Great Britain and the European Union (EU) have reached a tentative agreement on a two-year transition period intended to create an “orderly withdrawal” from the European economic bloc.
The UK has been a member of the EU and its predecessor, the European Economic Community (The Common Market), since 1973.
Addressing reporters in Brussels at the conclusion of negotiations, Brexit Secretary David Davis said:
“In December we reached an important milestone by achieving agreement on the first phase of negotiations. And today, we’ve taken another significant step by reaching agreement on the next phase which I am confident will be welcomed by the European Council when it meets later this week.”
“The deal we have struck today, on top of that agreed in December, should give us confidence that a good deal for the UK and the EU is closer than ever before.”
Under the terms of the conditional exit deal negotiated by Davis and EU chief negotiator Michael Bernier, the UK will be obligated to abide by existing EU conditions, but will forfeit its leverage over decision making in the Union.
In a compromise, the EU agreed to consult with the UK over matters effecting the Isles during the transition.
Similarly, the agreement states the transition period will begin on March 29 and end Dec. 31, 2020, EU citizens traveling to the UK will enjoy rights previously guaranteed and the UK will retain rights to existing EU trade agreements with member nations.
Of critical importance, the arrangement includes a proviso which will allow the UK to begin and conclude discussions over new trade agreements with EU members during the transitional phase of Brexit.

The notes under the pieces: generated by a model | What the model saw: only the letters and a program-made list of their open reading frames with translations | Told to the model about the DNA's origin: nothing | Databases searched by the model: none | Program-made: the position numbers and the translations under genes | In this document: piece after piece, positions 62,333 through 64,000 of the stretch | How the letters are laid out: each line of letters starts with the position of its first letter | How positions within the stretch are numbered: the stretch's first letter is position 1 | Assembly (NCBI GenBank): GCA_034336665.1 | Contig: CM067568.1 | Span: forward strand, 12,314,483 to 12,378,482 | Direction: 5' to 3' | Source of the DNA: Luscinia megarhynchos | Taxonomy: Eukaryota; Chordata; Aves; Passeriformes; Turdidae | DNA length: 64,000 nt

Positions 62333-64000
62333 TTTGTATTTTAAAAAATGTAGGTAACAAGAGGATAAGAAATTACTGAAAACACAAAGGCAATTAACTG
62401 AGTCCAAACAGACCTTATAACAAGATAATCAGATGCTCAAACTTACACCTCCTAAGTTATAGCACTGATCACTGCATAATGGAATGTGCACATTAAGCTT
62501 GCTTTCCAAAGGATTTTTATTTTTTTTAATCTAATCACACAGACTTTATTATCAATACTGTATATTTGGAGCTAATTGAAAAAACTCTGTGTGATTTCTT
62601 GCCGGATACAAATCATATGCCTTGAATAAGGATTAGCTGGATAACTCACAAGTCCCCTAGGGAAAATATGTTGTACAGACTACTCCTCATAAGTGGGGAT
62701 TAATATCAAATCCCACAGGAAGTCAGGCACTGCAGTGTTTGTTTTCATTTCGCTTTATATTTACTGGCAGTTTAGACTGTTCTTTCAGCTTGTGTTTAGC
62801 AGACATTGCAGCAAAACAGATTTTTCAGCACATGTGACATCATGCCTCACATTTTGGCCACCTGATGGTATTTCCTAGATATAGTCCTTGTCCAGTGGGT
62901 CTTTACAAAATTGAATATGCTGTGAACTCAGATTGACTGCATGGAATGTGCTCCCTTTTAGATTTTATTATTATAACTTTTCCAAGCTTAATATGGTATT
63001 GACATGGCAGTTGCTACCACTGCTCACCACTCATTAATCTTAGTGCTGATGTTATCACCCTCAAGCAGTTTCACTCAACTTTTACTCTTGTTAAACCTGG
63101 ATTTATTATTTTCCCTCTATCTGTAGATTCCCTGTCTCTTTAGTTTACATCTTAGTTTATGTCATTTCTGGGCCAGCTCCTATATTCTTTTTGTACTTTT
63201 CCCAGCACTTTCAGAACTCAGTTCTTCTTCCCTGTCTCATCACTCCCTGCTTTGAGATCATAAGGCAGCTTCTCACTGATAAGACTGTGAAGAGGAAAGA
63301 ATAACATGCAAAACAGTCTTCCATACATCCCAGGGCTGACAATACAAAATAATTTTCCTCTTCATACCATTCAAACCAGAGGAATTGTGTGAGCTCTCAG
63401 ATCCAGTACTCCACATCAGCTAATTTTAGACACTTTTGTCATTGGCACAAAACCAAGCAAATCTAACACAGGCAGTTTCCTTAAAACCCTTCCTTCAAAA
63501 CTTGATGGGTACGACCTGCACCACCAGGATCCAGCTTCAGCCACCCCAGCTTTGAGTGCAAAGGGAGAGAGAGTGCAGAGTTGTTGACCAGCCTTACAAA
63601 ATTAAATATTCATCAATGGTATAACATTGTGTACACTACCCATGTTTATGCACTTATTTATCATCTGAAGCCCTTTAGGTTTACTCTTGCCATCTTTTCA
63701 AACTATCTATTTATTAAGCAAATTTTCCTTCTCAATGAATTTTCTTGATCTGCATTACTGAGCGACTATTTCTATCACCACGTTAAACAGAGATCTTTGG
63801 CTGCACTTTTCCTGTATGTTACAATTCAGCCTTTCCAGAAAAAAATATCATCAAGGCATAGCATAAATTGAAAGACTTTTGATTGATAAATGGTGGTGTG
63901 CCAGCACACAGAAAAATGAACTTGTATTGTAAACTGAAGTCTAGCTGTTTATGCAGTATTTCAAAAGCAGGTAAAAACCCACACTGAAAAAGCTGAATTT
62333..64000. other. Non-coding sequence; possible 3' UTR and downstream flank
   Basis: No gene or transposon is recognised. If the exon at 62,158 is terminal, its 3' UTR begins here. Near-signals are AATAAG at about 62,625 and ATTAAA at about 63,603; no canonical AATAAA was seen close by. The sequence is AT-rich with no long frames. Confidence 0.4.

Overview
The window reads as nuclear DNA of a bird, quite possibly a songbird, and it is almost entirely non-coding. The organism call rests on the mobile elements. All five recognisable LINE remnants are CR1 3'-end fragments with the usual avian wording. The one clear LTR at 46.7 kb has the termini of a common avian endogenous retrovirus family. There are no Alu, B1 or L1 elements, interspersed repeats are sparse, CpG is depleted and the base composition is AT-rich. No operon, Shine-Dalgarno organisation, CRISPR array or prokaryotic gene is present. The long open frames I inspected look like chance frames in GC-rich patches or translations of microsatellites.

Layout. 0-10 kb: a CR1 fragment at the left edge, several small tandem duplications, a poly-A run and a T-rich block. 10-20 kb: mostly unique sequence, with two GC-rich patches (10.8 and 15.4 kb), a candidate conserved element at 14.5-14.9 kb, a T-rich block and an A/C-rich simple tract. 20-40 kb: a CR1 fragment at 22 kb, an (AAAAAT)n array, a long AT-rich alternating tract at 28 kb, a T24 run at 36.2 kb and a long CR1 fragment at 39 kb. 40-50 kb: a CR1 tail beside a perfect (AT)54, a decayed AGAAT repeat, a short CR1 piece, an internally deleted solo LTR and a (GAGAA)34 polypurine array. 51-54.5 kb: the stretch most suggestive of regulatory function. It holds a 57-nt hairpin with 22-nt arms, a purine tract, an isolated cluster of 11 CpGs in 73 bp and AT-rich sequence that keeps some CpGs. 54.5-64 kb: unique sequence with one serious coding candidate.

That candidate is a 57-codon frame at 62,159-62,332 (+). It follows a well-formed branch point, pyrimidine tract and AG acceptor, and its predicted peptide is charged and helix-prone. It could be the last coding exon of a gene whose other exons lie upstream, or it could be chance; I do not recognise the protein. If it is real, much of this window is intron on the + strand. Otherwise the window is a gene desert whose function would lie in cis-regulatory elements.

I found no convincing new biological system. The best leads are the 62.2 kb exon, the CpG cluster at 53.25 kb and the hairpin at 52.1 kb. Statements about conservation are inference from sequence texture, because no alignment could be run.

The deal concluded amid Northern Ireland’s place inside the body, with negotiators agreeing the British-ruled region will remain in the EU Customs Union if no better solution is found. EU officials demanded no “hard border” exist between EU member Ireland and Northern Ireland in a final Brexit agreement.
The “hard border” agreement came over the intense objections of British Prime Minister Theresa May.
While businesses inside the bloc and in the UK appeared ready to embrace the transitional period, a legal filing in a Scotland court could impede the next in a series of steps required to achieve the UK’s full extraction from the economic alliance.
Seeking a ruling over whether Article 50, which triggers Brexit, could be halted by London without approval from the 27-member EU, pro-Remain Members of Scottish Parliament (MSPs) have filed suit asking Scotland’s highest court to refer the matter to to European Court of Justice.
Overturning an earlier ruling, three judges with the Supreme Courts of Scotland revived the case, saying it is a matter “of great importance.”
[The Parliament Magazine] [The Guardian] [The Telegraph] [Photo courtesy Getty Images via The Express]